“And here’s next week’s homework…” – I don’t think there’s a phrase that students dislike more. No matter how appealing/interesting/motivating we try to make it, homework is still associated with responsibilities and duties. And although I strongly feel that homework serves a purpose, I’ve been thinking a lot lately about the different associations the word has for our students. And whether they actually understand what is asked of them to do. I realize today’s teens are bombarded with homework from every single person in their learning life – still, do they know the purpose homework serves and do they actually do their homework? What I’ve been mostly concerned about then is not homework that is never done/returned etc. but homework that is simply “written”.
As with everything else in life the way we perceive homework differs. Sure, we all realize it’s a set of tasks/activities given to students as extra practice, but is it merely that? To me, homework should include different sets of activities that provide our students with the opportunity to do 3 things – review, practise and explore. It should provide them with the chance to review previously taught material so that they can ask questions on it. It should include activities that help them build their critical thinking skills and practise their problem solving abilities. But above all it should offer them points of connection to the real world – the chance to explore the language individually and expand on the knowledge they already have.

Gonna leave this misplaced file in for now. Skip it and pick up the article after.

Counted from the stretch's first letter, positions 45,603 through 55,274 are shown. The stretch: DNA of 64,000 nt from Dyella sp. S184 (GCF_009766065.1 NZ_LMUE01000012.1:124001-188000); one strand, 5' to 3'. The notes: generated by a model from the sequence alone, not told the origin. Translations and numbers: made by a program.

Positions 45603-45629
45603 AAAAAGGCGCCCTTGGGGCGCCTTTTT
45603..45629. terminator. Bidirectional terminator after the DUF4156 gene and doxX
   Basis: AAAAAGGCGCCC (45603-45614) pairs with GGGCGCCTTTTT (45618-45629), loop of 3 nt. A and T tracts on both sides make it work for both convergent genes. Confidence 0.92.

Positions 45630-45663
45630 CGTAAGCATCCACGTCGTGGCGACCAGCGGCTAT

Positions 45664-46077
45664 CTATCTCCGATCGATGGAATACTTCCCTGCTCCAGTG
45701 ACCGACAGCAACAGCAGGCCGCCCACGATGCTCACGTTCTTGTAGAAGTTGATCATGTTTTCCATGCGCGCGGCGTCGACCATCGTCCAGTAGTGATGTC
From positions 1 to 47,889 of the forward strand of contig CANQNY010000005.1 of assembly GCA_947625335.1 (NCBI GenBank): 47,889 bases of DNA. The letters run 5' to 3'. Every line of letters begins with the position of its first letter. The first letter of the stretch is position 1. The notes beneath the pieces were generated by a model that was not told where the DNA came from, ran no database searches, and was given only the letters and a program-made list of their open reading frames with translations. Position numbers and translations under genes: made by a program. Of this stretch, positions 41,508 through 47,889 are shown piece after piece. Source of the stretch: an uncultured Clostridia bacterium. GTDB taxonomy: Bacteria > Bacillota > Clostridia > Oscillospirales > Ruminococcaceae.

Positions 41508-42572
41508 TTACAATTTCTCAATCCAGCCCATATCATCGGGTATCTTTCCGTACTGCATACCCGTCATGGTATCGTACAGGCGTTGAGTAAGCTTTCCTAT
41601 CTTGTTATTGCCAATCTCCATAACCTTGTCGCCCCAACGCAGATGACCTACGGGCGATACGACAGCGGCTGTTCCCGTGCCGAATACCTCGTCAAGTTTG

What happens then and students see homework as scribbiling words on paper? Students often assume -wrongly- that homework simply means writing, filling a page with words that will satisfy their part of the learning deal – that of the homework doer. What they fail to see is that there’s another aspect of their identity they need to recognise – that of the learner who assumes responsibility for their individual effort. No matter how hard any teacher might try to spread knowledge, it is almost impossible for any of us to really learn anything without accepting the challenge of testing our limits and taking our own individual paths to knowledge.
Teachers can ignite a passion for learning, but we should make our students aware of the fact that they are responsible for the learner identity they want to build for themselves. We open windows to new opportunities, but it’s up to them to take the leap of faith and not be afraid to follow their dreams and learning ambitions.